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In re Crawford

United States District Court, D. Massachusetts

February 26, 2016

RICHARD D. CRAWFORD Defendant/Appellant. PREMIER CAPITAL, LLC Plaintiff/Appellee,


LEO T. SOROKIN, District Judge.


Chapter 7 debtor Richard D. Crawford ("Crawford") appeals from a final order of the United States Bankruptcy Court for the District of Massachusetts. Having determined that Crawford impliedly consented to trial of certain issues, the bankruptcy court denied Crawford a discharge on two grounds: (1) for concealment of his "de facto" interest in three antique automobiles titled in his wife's name pursuant to 11 U.S.C. § 727(a)(2)(A); and (2) for failing to disclose a Cash Balance Plan ("CBP"), pursuant to 11 U.S.C. § 727(a)(4)(A). After review of the record on appeal and supporting briefs filed, the judgment of the bankruptcy court denying Crawford's discharge is AFFIRMED.[1]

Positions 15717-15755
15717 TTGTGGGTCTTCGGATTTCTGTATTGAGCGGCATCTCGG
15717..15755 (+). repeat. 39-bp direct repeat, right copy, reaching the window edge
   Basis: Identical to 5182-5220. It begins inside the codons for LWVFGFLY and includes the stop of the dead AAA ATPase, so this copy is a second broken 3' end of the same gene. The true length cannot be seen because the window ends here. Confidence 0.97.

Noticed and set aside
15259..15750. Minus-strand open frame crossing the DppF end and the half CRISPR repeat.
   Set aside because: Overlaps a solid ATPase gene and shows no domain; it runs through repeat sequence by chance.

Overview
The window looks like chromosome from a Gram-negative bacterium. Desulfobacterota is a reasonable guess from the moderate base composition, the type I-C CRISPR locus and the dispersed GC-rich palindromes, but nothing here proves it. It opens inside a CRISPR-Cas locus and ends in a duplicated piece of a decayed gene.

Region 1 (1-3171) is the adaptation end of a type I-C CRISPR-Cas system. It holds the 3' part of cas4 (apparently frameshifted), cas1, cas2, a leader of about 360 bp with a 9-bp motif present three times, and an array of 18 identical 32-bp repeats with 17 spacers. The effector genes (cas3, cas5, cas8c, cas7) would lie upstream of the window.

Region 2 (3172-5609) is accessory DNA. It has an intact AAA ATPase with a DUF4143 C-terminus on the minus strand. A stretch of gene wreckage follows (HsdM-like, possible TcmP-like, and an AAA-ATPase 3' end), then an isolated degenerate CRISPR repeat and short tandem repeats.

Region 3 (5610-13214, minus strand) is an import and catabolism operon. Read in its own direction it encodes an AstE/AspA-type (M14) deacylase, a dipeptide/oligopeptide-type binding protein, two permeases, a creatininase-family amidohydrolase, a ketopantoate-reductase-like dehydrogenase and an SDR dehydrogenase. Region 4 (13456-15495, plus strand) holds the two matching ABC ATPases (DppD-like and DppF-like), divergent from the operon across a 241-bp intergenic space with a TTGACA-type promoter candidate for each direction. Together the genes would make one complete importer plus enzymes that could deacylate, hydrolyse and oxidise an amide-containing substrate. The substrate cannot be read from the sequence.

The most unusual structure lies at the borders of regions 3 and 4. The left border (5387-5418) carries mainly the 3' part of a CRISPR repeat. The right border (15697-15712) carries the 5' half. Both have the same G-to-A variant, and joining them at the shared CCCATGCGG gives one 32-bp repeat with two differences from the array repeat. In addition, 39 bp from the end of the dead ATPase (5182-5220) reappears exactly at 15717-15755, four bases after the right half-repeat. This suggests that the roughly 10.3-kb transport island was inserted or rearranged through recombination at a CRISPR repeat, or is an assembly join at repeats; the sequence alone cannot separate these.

Crawford's voluntary petition for bankruptcy was filed on August 11, 2009. Doc. 15-1 at A28.[2]On September 8, 2009, Crawford filed his original bankruptcy schedules, including his Schedule B. Doc. 15-6. On September 22, 2009, Crawford filed Amended Schedules. Doc. 15-8. On November 16, 2009, Premier Capital LLC ("Premier"), filed an adversary proceeding seeking to deny Crawford a discharge under 11 U.S.C. § 727. Doc. 15-1 at A27-36. The bankruptcy court found it "impossible from the complaint to determine which of the alleged facts" constituted the basis for Premier's "a2" (intent to conceal) claim, Doc.15-1 at A283, and that "[m]ost of the alleged false oaths as to which Premier, " sought "judgment were not mentioned in Premier's complaint." Id. at A288.